The package will include both new types of weapons and the types of equipment the US has been providing to Ukraine for weeks.
The new equipment includes “artillery systems, artillery rounds, and armored personnel carriers,” the statement from Biden read.
“I have also approved the transfer of additional helicopters,” he wrote.
The $800 million shipment brings to more than $3 billion the total amount of military assistance the US has provided to Ukraine.
“The steady supply of weapons the United States and its Allies and partners have provided to Ukraine has been critical in sustaining its fight against the Russian invasion. It has helped ensure that Putin failed in his initial war aims to conquer and control Ukraine. We cannot rest now,” Biden wrote in a statement.
The US President said he assured Zelensky that the “American people will continue to stand with the brave Ukrainian people in their fight for freedom.”
The Russian military in a statement Wednesday threatened to strike Ukrainian “decision-making centers” — including those in Ukraine’s capital — in response to what Russia said were “attempts of sabotage and strikes” on Russian territory.
“We see attempts of sabotage and strikes by Ukrainian troops on objects on the territory of the Russian Federation,” said Russian Ministry of Defense spokesperson Maj. Gen. Igor Konashenkov, in a statement. “If such cases continue, the Armed Forces of the Russian Federation will strike at decision-making centers, including in Kyiv, from which the Russian army has thus far refrained.”
Russia, earlier this month, accused Ukraine of mounting a helicopter attack on a fuel depot inside Russian territory. The Ukrainian Ministry of Defense has neither confirmed nor denied the attack.
US President Joe Biden spoke with Ukrainian President Volodymyr Zelensky Wednesday to update him on ongoing US support for Ukraine, according to the White House.
They spoke from 11:41 a.m. ET to 12:39 p.m. ET, a White House official said.
Zelensky tweeted about the call, writing that they “assessed Russian war crimes” and “agreed to enhance sanctions.”
See Zelensky’s tweet:
World Health Organization Director-General Tedros Adhanom Ghebreyesus on Wednesday urged Russia to work for peace “for the sake of humanity.”
“Tomorrow marks 50 days since Russia invaded Ukraine. In that time, 4.6 million refugees have left the country. Thousands of civilians have died, including children. There have been 119 verified attacks on health care. Health services continue to be severely disrupted, particularly in the east of the country,” Tedros said, during a news briefing in Geneva on Wednesday.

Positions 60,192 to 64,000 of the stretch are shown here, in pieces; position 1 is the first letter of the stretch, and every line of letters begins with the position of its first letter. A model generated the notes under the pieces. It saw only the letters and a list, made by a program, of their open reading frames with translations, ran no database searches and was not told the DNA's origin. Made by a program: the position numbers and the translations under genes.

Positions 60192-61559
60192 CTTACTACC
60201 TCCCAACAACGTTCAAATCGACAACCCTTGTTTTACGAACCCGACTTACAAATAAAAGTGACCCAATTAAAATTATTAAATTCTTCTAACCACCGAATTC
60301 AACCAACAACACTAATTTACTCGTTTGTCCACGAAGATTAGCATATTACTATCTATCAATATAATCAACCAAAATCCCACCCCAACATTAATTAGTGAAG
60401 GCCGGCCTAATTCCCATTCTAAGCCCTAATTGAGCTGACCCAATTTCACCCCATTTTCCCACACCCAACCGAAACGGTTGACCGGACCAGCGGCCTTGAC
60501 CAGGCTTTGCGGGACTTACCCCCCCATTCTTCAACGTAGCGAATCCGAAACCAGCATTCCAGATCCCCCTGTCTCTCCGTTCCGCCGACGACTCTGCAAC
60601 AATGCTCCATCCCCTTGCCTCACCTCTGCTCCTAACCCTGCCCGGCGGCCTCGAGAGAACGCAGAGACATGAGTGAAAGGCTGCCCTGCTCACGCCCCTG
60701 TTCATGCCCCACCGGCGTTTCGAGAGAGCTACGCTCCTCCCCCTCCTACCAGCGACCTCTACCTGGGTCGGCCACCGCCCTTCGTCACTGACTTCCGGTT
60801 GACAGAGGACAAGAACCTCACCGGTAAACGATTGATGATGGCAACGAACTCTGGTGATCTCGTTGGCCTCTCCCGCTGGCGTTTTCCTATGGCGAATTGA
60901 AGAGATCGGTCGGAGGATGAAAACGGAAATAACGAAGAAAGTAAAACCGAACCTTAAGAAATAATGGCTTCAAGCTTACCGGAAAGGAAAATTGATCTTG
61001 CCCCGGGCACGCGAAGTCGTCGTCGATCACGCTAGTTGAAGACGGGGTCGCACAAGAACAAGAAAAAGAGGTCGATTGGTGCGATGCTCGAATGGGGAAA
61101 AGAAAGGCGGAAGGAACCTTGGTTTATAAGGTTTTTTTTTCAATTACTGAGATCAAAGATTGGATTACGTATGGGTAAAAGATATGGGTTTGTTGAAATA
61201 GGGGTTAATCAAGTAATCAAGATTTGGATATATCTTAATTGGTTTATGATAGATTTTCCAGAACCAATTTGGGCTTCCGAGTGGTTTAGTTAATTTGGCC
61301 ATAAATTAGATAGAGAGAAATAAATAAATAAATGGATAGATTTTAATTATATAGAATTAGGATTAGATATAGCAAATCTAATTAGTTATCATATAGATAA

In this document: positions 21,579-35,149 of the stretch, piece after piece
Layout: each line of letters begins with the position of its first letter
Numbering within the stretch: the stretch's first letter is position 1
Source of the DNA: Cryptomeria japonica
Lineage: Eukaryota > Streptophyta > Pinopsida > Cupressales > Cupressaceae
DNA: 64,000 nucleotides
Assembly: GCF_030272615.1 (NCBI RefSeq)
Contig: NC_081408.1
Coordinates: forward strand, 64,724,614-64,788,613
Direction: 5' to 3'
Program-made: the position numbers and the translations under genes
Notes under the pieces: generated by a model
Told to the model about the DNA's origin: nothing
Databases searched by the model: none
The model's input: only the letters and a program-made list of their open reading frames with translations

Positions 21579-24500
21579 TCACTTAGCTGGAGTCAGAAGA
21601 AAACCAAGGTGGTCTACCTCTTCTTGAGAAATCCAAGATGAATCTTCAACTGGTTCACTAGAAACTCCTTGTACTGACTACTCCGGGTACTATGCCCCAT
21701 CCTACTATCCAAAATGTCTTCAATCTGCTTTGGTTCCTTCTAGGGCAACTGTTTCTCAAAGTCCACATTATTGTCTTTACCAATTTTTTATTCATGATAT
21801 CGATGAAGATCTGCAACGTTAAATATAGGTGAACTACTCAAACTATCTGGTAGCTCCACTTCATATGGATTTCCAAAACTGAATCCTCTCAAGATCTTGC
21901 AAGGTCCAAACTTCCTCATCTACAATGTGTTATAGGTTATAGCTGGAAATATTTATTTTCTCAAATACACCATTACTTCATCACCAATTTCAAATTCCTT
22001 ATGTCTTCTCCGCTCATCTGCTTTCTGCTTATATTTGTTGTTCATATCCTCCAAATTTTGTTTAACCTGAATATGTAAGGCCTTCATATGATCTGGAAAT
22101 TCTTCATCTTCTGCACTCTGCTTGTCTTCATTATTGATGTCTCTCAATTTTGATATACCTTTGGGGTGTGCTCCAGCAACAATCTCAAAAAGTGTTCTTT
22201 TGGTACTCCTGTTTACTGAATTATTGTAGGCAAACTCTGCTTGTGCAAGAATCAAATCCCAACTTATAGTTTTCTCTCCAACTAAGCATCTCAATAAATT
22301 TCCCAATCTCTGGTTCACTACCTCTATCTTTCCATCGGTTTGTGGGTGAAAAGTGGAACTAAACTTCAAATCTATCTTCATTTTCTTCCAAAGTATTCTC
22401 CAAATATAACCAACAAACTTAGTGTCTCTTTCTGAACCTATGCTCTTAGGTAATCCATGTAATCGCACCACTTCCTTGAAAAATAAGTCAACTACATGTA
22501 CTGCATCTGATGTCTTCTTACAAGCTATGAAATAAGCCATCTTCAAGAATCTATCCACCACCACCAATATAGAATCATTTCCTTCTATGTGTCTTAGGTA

“For the sake of humanity, I urge Russia to come back to the table and to work for peace,” he said.
Until then, evacuation corridors need to be established so that civilians can move to safety and medical supplies, food and water can be delivered, he said.
WHO has verified nearly 120 attacks on health care since the invasion of Ukraine began.
Tedros also noted that WHO has received almost 53% of its funding requirement for Ukraine for the first three months. He thanked countries and organizations for both timely contributions and for committing to additional support. However, additional resources will be needed to cover long-term needs, he said.
US President Joe Biden described the atrocities in Ukraine as “genocide” for the first time Tuesday, adding “we’ll let the lawyers decide, internationally, whether or not it qualifies.”
In doing this, Biden made a “clear moral determination,” Michael Carpenter, US ambassador to the Organization for Security and Co-operation in Europe (OSCE), said Wednesday, adding that a legal review is underway and that is “going to take some time to be completed.”
“As President Biden concluded it will be up to the international law experts to determine if the actions meet the legal definition of genocide, under the Genocide Convention. And the legal review based on meticulous collection of evidence is underway. That’s going to take some time to be completed,” Carpenter told reporters in an off-camera briefing Wednesday.
Remember: The Geneva Convention defines genocide as “acts committed with intent to destroy, in whole or in part, a national, ethnical, racial or religious group” and lays out some examples of how that could be done.
Carpenter pointed to increasing evidence that Russian President Vladimir Putin “is trying to wipe out the idea of being Ukrainian.” He cited images of Russians’ barbaric treatment of Ukrainian civilians, speeches by Russian government officials and Russian media reports that “deny Ukraine the right to exist as an independent state.”
The US is aware of reports of women and children being forcibly taken to Russia and enforced disappearances, Carpenter also said, adding that those reports will require “thorough investigation and follow up” since such action would be a violation of international law or crimes against humanity if they are systematic.